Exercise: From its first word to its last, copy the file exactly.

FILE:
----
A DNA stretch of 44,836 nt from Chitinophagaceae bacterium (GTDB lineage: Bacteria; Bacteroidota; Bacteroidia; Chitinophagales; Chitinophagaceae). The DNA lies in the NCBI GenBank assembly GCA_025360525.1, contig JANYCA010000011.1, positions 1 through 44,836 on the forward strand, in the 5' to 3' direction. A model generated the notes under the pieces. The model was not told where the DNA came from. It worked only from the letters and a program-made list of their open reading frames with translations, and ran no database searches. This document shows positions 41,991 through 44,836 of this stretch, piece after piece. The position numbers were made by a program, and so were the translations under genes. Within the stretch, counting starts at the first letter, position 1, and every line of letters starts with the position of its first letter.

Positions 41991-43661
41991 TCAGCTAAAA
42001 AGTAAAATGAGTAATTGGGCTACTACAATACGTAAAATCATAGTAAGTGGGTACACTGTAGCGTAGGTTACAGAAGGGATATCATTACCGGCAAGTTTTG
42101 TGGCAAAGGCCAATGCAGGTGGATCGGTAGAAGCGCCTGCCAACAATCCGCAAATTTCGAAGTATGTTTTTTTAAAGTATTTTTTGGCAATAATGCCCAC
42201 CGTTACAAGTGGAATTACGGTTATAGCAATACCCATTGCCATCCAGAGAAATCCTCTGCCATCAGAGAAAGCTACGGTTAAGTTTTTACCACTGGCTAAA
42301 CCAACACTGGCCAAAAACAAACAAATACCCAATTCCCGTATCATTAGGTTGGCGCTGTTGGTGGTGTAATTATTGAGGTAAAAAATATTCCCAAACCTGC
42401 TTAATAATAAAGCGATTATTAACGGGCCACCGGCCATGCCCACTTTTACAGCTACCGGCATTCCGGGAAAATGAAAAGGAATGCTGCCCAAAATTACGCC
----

A DNA stretch of 44,836 nt from Chitinophagaceae bacterium (GTDB lineage: Bacteria; Bacteroidota; Bacteroidia; Chitinophagales; Chitinophagaceae). The DNA lies in the NCBI GenBank assembly GCA_025360525.1, contig JANYCA010000011.1, positions 1 through 44,836 on the forward strand, in the 5' to 3' direction. A model generated the notes under the pieces. The model was not told where the DNA came from. It worked only from the letters and a program-made list of their open reading frames with translations, and ran no database searches. This document shows positions 41,991 through 44,836 of this stretch, piece after piece. The position numbers were made by a program, and so were the translations under genes. Within the stretch, counting starts at the first letter, position 1, and every line of letters starts with the position of its first letter.

Positions 41991-43661
41991 TCAGCTAAAA
42001 AGTAAAATGAGTAATTGGGCTACTACAATACGTAAAATCATAGTAAGTGGGTACACTGTAGCGTAGGTTACAGAAGGGATATCATTACCGGCAAGTTTTG
42101 TGGCAAAGGCCAATGCAGGTGGATCGGTAGAAGCGCCTGCCAACAATCCGCAAATTTCGAAGTATGTTTTTTTAAAGTATTTTTTGGCAATAATGCCCAC
42201 CGTTACAAGTGGAATTACGGTTATAGCAATACCCATTGCCATCCAGAGAAATCCTCTGCCATCAGAGAAAGCTACGGTTAAGTTTTTACCACTGGCTAAA
42301 CCAACACTGGCCAAAAACAAACAAATACCCAATTCCCGTATCATTAGGTTGGCGCTGTTGGTGGTGTAATTATTGAGGTAAAAAATATTCCCAAACCTGC
42401 TTAATAATAAAGCGATTATTAACGGGCCACCGGCCATGCCCACTTTTACAGCTACCGGCATTCCGGGAAAATGAAAAGGAATGCTGCCCAAAATTACGCC